#FreeBasics: Beyond ‘I’ve got a bad feeling about this’
Why arguing that “it’s just about access to everyone” is myopic
If #FreeBasics has appeared on your radar this week — as it did mine —then it could be due to a couple of reasons:
- You’re more familiar, as I was, with Free Basic’s earlier title of Internet.org.
- One of your followers in tech has been paying attention to the consultation paper by India’s telecom regulator, TRAI and all the comments it’s been generating from other operators, academics, Net Neutrality activists and Indians concerned about the fate of their digital access.
Free Basics, as described on its own website, aims to make “the internet accessible to more people by providing them access to a range of free basic services like news, maternal health, travel, local jobs, sports, communication, and local government information.”
It sounds noble, exciting, altruistic, especially when you take into account the fact that with a population of 1.3 billion, while 0.93 billion Indians were active mobile users, only 234 million were active internet users as of early this year.
Also, I’m Malaysian, so if there are two things I hold dear to my heart, they would definitely be (a) free things, and (b) the internet.
But then a further read past that paragraph mentions how Free Basics welcomes applications from developers who would like to share their service with these new, pure, untapped markets, and the definition of ‘the internet’ as per Zuckerberg shifts again.
What Free Basics is creating here is different from the internet you and I know — different from even the earlier incarnation my friend and colleague, Oliver Woods waxes so nostalgic in his case for Free Basics, with the unforgettable and never-missed squawk-squawk-hiss of dial-up internet.
Free Basics serves as a gateway app, allowing the user to access various services without paying for data. In order to do this, the user needs to have, firstly, a mobile phone and a contract with a provider. While the means of getting to Free Basics will not be entirely free, the Zuck underlines that what matters is that these people get their information free and now. In his Times of India op-ed, he uses important progressive keywords such as ‘healthcare’, ‘farming’, and ‘women’s rights’ repeatedly.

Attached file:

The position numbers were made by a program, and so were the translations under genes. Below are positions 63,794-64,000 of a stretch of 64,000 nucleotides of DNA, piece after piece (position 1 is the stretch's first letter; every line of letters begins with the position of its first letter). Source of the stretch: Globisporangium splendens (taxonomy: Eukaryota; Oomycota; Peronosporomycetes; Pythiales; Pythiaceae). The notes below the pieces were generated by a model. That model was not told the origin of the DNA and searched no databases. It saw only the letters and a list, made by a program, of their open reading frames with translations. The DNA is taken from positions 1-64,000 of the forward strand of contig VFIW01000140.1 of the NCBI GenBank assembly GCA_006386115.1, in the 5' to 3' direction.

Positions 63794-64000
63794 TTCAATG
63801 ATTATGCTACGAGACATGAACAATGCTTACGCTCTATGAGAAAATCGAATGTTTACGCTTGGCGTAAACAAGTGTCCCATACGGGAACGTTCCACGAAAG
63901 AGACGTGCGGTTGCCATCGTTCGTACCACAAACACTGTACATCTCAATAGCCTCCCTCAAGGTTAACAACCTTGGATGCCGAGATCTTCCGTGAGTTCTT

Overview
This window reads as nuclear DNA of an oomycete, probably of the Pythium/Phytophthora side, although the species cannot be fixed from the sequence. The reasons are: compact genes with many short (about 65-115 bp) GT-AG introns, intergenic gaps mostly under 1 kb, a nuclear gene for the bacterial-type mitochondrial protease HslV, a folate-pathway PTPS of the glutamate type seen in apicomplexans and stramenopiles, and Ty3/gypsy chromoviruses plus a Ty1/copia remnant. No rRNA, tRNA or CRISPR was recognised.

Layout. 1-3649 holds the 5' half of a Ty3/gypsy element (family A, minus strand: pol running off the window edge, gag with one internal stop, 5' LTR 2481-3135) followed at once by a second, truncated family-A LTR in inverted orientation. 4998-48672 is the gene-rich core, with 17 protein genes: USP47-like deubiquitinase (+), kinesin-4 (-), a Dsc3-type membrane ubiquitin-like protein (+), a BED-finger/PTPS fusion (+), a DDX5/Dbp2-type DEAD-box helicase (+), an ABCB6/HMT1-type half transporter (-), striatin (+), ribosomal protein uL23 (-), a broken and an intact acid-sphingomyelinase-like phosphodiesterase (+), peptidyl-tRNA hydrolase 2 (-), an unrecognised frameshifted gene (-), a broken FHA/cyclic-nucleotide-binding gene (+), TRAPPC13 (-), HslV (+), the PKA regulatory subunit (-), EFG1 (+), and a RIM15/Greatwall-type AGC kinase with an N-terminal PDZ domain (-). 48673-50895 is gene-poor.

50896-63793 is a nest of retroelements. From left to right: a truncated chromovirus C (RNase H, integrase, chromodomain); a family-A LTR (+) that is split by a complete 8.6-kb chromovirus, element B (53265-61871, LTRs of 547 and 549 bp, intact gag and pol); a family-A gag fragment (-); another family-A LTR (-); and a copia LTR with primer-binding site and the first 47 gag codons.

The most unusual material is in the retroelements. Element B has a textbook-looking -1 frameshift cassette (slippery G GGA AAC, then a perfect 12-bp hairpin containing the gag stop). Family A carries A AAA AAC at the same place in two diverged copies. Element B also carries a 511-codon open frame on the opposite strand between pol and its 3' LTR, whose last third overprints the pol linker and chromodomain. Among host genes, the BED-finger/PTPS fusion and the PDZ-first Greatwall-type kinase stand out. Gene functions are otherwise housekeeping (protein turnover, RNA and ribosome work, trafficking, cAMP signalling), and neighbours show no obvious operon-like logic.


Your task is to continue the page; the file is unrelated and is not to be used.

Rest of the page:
Good for you, Zuck.
I was a late adopter of the internet. My middle-class Malaysian family only signed up for dial-up in 2000, when I was already in secondary school. The speed was slow, and the time I spent on it often brief, due to how the landline needed to be freed up.
But the information I was exposed to on the internet changed my world, because my access was unfettered. I could as easily find out all the different symptoms of arsenic ingestion as I could Draco/Hermione fanfic. The wealth of information that we take for granted in our definition of the internet is starkly different from what Free Basics provides.
Should it gain the government support it looks likely to attain, Free Basics will serve as a gatekeeper to what can or cannot be accessed by over 700 million Indians. Who determines this access? Who determines what services are essential for the lower income classes, what information is necessary or not to them?
Prior to its suspension by TRAI, Free Basics India users could use Bing for free, but have to pay to access Google. This, in contrast to Zuckerberg’s claim that Free Basics “isn’t about Facebook’s commercial interests”.
As outlined clearly in a joint statement by Indian Institute of Technology academics (and shared by Professor Bhaskaran Raman):
“Allowing a private entity
- to define for Indian Internet users what is ‘basic’,
- to control what content costs how much, and
- to have access to the personal content created and used by millions of Indians
is a lethal combination which will lead to total lack of freedom on how Indians can use their own public utility, the Internet. Facebook’s ‘free basics’ proposal is such a lethal combination, having several deep flaws, beneath the veil of altruism wrapped around it in TV and other media advertisements… .”
It is important to note that as India’s tech scene stands, there are already several efforts in place to provide free internet to Indians, as pointed out by Nikhil Pahwa. As described by India-based futurist Justin Pickard, given sufficient support, India’s telco market is already geared towards providing free internet access as the next logical step to creating more business.
Even if the argument is, as the Zuck puts it, to kickstart the basics of access to necessary and relevant information for the people who need it most, the regulation of this information sets a dangerous precedent for India’s future digital natives. As someone who works in social media and digital advertising, I’m familiar with Facebook’s increasing (and clever, if self-immolating) monetisation and how it is dependent on access to users’ data. As someone who believes in freedom of information, it is difficult for me to see much freedom in Free Basics, and to not doubt that it will go the same way as Facebook — a formerly completely free platform which catered only to select demographics.
It may be, as Woods has claimed elsewhere, an academic argument, but is any free internet access to be lauded for the sake of it being there and being (ostensibly) free, future repercussions be damned? Or should we suffer time and tread with caution, to ensure that these to-be-converted users reap from the internet exactly the same benefits that we — digital natives who depend on the internet to a near-alarming degree — have reaped from the freedom to access everything the world wide web can offer?